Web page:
So after your brain hurts a bit and you're tired of learning computer science on the Raspberry Pi, you might want to relax with a bit of nostalgia and exercise your thumbs with some retro gaming. Want to revisit your childhood memories of Pong? Ping away. Maybe your kids have been hounding you for a video game console but you don't have the $300 to spring for a PS3. The Pi can help you with this and help teach your kids something, to boot. After some slight software configurations and a hardware purchase or two, you can relive the days of the almighty Atari 2600. Catch us after the break and we'll show you how to get your Pi to play all your totally legal cartridge backups.
Getting your Raspberry Pi to play Pong is actually quite simple. Through a quick set of commands and a few configuration steps, you'll be vaulted back in time and playing Atari on your tube. With that said, let's get to blastin' Asteroids!
What you need to get started, hardware-wise
You'll obviously need a few things to get your Atari 2600 nostalgia rockin' and rollin' so here's a list of hardware items to have:
- A fully configured Raspberry Pi Model B Board with the latest Raspbian image installed. The Pi should be connected to a monitor or television. You can follow the setup guide here if you have issues with this.
- An available USB port on your Pi if you plan to use a USB gamepad. Usually, this means you'll need a USB hub. (Note: you can also use a keyboard.)
Lastly, as a reference point, here's what we used to get our own setup up and running:
- Raspberry Pi Model B with the latest Raspbian image.
- Logitech K260 wireless keyboard and mouse combo (read: it only uses one USB port, since the two share a dongle).
- 40-inch Samsung TV.
- An old Logitech Precision USB gamepad we had lying around.
- Bose surround sound speakers.
So, once you've rounded up your gear and have your Pi set up like so, let's get it configured. Also, while you're doing this, we recommend adding the song "2600 Refugee" by the Super 8 Bit Brothers to your playlist for some inspiration.
Let's get started.
Emulators and ROMs
Essentially, since the Raspberry Pi is a fully functional Linux computer, what you're doing here is installing a piece of software called Stella. Through a bit of genius reverse engineering, Stella emulates an Atari 2600 video game console.
That's great, but what about the games?
Well, you're obviously not going to rig up a cable from your Raspberry Pi to an Atari cartridge through a bit of MacGyvering and then just start playing. So you can put that Swiss Army Knife down, because here we're going to use ROMs -- software backups of your physical Atari cartridges.
That's awesome, so how do I get them?
Well, the politically correct answer is that video game ROMs are completely illegal in the US, along with most other parts of the world. However, we aren't your parents and can't stop you from using Google. Piracy is bad, mmkay?
There's also a bit of a grey area it seems if you already own the physical copy of the game and are making a personal backup. Consult your attorney regarding that. Hey, we aren't lawyers!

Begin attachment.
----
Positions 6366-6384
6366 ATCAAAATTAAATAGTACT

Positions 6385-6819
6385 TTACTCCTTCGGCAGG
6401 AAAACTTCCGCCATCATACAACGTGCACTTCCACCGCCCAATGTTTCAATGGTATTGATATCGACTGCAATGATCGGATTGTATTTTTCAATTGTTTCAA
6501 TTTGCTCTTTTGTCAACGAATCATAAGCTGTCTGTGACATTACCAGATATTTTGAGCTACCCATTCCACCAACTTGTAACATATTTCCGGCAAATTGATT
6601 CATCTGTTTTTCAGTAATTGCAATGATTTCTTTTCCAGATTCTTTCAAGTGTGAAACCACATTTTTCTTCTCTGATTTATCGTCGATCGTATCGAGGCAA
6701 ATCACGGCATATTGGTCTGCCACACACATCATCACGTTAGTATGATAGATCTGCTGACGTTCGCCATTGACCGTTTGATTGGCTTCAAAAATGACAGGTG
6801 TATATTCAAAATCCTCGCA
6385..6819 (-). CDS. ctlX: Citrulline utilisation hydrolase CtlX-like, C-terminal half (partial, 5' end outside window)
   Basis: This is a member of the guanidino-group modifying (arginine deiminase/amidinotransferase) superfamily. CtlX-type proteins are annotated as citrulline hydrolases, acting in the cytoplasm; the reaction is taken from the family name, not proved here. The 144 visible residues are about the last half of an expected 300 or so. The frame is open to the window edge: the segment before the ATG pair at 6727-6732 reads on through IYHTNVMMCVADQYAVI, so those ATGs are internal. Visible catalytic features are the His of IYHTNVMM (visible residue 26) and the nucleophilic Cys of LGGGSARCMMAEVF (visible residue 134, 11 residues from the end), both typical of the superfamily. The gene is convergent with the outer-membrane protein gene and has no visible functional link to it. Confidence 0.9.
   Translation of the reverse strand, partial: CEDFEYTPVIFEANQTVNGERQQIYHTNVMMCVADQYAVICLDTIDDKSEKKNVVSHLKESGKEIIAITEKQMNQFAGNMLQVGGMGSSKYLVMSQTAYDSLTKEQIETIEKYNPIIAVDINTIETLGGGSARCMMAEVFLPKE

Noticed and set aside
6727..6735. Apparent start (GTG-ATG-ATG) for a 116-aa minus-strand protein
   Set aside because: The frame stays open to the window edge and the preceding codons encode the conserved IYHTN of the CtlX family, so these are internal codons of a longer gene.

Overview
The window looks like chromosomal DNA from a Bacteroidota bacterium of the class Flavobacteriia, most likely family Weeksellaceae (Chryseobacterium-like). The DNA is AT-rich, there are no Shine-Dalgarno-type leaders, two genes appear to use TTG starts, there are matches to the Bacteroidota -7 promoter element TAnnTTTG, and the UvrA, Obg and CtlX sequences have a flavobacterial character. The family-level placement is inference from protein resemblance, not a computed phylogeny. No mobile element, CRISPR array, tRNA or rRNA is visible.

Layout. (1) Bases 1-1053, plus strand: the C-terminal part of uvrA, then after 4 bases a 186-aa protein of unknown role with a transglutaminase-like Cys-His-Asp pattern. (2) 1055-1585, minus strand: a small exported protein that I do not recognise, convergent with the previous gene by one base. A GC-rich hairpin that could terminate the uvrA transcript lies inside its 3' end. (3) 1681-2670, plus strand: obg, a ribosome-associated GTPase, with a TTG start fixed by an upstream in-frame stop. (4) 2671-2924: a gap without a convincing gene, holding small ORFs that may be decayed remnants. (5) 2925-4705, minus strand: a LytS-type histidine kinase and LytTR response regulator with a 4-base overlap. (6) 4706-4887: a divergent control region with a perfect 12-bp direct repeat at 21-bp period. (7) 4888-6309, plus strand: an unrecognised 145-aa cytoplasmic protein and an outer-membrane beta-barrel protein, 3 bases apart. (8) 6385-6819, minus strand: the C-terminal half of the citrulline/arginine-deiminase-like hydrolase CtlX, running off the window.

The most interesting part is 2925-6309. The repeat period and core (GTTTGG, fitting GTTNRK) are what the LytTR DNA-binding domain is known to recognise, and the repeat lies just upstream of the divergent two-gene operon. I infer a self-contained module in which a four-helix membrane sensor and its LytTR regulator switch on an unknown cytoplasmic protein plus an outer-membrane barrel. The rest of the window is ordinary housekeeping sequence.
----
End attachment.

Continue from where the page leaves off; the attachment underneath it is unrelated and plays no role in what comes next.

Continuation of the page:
With that said, let's get to chompin' ghosts, Pac-Man.
Setting up the Atari 2600 Emulator
What we're going to do first is set up the Atari 2600 emulator Stella. In short, it's a top-notch emulator that runs reliably on the Pi. Audio, video and USB gamepads work smoothly -- always a major plus, we say.
We're going to assume you've already got your Raspberry Pi up and running and have the LXDE Desktop Environment up and running like so:
Open up an LXTerminal by double clicking the LXTerminal icon on your desktop and issue the following command on your keyboard:
sudo apt-get install stella
When prompted with the "Y/N" prompt, just hit Enter.
And that's it! Stella is installed. Now let's get it configured. First, you'll need to have your ROMs, err legal backups, handy in a folder on your system. Again, how you get those ROMs there is entirely up to you.
Execute Stella by typing "Stella" in your already open LXTerminal.
On the initial run of Stella, you'll be asked to set up the location of your ROM directory as we previously mentioned. Go ahead and navigate to where your Atari 2600 ROMs are by using the mouse or the arrow keys on your keyboard.
Once you've configured where your ROMs are located, you'll want to customize your controllers for playing games. First, click "Options" down at the bottom.
Then, click on "Input Settings" and the "Devices & Ports" tab.
Uncheck "Grab mouse in emulation mode" and "Use mouse as a controller" if you plan on using a gamepad.
Now, click the "Emul. Events" tab. Time to map the joystick buttons. Start by clicking the P0 Joystick Up item, click "Map" and then press the button to represent "up" on your joystick. Be sure to do that for the rest of your buttons.
Once you're happy with your settings, click "OK."
Now it's time to have some fun. Select one of the ROMs from your list and double click on it. In our case, we'll be launching Pole Position.
If all goes well, your game will load and you'll be off to the races.
These graphics are amazing -- just think how far we've come since Checkers!
You can hit Escape at any time to go back to your ROM list and choose another game. And that's a wrap, folks. You now have hours of Atari fun ahead of you.
Atari is great, what about other systems?
Though we'd love to bask in 8-bit NES nostalgia as well, the Raspberry Pi doesn't yet have an emulator that packs the full punch yet. We've tried fceultra and mednafen, two popular NES emulators, and they each deliver horrible sound quality. Also, the OpenGL support for these two apps needs some tweaking. Hopefully down the road someone will get to porting the code so that it runs a bit better on the Raspberry Pi. For now, though, we hope you like Atari.
Raspberry Pi A/B